A feast of All Martyrs was kept on May 13th in the Eastern Church according to Ephraim Syrus (d.c. 373), which may have determined the choice of May 13th by Pope Boniface IV when he dedicated the Pantheon in Rome as a church in honour of the Virgin Mary and all martyrs in 609. The first evidence for the November 1st date of celebration, and of the broadening of the festival to include all saints as well as all martyrs, occurred during the reign of Pope Gregory III (731-741), who dedicated a chapel in St. Peter’s, Rome, on November 1st in honour of all the saints.
In 800, All Saints’ Day was kept by the Yorkshire scholar Alcuin (735-804) on November 1, and it also appeared in a 9th-century English calendar on that day. In 837 Pope Gregory IV ordered its general observance. In medieval England, the festival was known as All Hallows, and its eve was known as Halloween.
People fail to realise that many ancient pagan practices became incorporated into the practices of the post-Apostolic Church, including virtually every pagan festival known to the Romans and the inhabitants of the Roman Empire. Halloween was no exception. But what happened? How did the ancient Druid, Celtic festival in honour of the “Lord of the Dead,” and celebrated in worship of the “Sun-god,” ever creep into the practice of the “Christian Church”? The World Book Encyclopedia relates:
“Many of the customs of the Celts survived even after the people became Christians. During the 800’s, the church established All Saints’ Day on November 1. The people made the old pagan customs part of this Christian holy day. Then the church began to honor the dead on November 2. This day became known as All Souls’ Day.”
When All Saintsâ Day had become established on November 1st, the Mass that was said was called Allhallowmas. The evening before All Saintsâ Day then became known as All Hallows’ Eve, or All Hallow e’en. And that’s what we have today.
Now it is easy to find out all this information without having to look very far. It is all in the public domain. However, amazingly, the New Catholic Encyclopedia says: “How a feast of all the saints came to be celebrated on November 1st has not yet been demonstrated”. I guess there is a vested interest in saying that!
[Alex looks up and goes on to challenge Michael…]
Alex: Hold on a minute. You’ve said a great deal about history, but you haven’t even mentioned the Bible. As far as I know, thereâs nothing about Halloween in the Bible, for or against.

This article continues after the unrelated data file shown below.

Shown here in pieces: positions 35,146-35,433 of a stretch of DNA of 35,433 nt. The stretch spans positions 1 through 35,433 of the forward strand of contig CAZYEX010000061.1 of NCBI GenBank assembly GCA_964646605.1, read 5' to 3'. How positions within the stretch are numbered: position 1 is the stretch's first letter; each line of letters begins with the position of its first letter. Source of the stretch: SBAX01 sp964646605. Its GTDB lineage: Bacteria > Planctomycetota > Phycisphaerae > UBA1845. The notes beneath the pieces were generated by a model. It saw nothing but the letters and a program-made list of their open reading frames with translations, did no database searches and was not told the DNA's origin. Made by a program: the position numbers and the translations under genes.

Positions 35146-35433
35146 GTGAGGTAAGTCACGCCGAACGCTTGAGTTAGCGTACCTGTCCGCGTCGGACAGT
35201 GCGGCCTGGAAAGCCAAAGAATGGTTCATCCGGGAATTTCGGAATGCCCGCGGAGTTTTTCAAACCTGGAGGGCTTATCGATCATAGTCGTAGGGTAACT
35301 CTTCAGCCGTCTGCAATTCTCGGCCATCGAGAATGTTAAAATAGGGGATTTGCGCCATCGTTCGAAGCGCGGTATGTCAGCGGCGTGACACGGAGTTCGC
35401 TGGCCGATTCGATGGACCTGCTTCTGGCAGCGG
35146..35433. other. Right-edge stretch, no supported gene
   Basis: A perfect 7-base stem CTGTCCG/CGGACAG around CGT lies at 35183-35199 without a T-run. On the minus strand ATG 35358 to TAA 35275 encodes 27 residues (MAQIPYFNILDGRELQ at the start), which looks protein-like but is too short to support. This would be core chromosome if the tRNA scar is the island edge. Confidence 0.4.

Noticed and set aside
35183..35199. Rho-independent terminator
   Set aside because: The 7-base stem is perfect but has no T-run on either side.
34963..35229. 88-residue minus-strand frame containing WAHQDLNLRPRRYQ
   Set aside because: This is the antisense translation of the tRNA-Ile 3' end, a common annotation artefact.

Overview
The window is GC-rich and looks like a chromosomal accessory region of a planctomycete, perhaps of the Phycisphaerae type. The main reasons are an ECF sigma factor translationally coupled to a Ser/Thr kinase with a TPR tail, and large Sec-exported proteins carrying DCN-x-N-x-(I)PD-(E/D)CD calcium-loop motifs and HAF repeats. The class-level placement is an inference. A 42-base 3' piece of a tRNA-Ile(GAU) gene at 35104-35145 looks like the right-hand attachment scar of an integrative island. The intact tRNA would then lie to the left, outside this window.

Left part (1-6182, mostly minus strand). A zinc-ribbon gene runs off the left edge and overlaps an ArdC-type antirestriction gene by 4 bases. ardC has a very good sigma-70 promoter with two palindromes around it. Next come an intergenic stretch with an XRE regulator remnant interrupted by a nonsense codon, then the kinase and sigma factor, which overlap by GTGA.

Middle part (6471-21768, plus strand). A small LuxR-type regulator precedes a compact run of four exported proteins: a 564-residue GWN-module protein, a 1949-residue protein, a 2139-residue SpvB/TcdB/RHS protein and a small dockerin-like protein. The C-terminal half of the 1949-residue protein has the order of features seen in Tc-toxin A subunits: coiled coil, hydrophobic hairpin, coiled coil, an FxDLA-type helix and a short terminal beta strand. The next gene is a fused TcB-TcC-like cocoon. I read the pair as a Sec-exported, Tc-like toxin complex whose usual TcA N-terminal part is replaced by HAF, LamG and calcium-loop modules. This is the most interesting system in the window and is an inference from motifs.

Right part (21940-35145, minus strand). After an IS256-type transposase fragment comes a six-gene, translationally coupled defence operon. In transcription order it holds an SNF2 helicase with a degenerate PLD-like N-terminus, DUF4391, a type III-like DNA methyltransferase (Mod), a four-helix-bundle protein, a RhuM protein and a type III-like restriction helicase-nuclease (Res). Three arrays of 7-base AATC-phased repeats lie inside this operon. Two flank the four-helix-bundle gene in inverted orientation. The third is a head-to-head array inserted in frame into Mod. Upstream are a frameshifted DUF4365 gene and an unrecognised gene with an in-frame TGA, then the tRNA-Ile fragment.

Michael: Just because the word “Halloween” isn’t specifically mentioned in the Bible doesn’t mean there’s nothing which can help us to know how we should respond to it. In fact, everything we need to know about how to respond must be in the Bible. “All Scripture is given by inspiration of God, and is profitable for doctrine, for reproof, for correction, for instruction in righteousness, that the man of God may be complete, thoroughly equipped for every good work” (2 Tim.3:16-17). Let’s just look at the reasons we can learn from the Bible about why we shouldn’t celebrate Halloween.
First, Halloween clearly has occult implications, being a direct offshoot of the ancient pagan beliefs of the magical cult of Druidism. The fact that these practices today are largely symbolic for the average person in the street doesn’t diminish the implications. The Christian is intimately concerned with symbols. Baptism and the Lord’s Supper are massive symbols of great spiritual importance relating to the work of God through the Lord Jesus Christ; and they are acted out with great significance on a regular basis. In the same way, acting out ceremonies which are symbolic of devilish and demonic works also carry great spiritual significance.
Now you may say well what’s wrong with doing something which only has occult implications. I’ll tell you — and this is my second reason why we shouldn’t have anything to do with Hallowe’en. It is that connecting with occultism causes spiritual pollution. It actually renders people “unclean”. The Bible makes it very clear that to have any association with witchcraft or evil spirits — far from being “good clean fun” — actually defiles a person:
“Give no regard to mediums and familiar spirits; do not seek after them, to be defiled by them: I am the LORD your God” (Lev.19:31).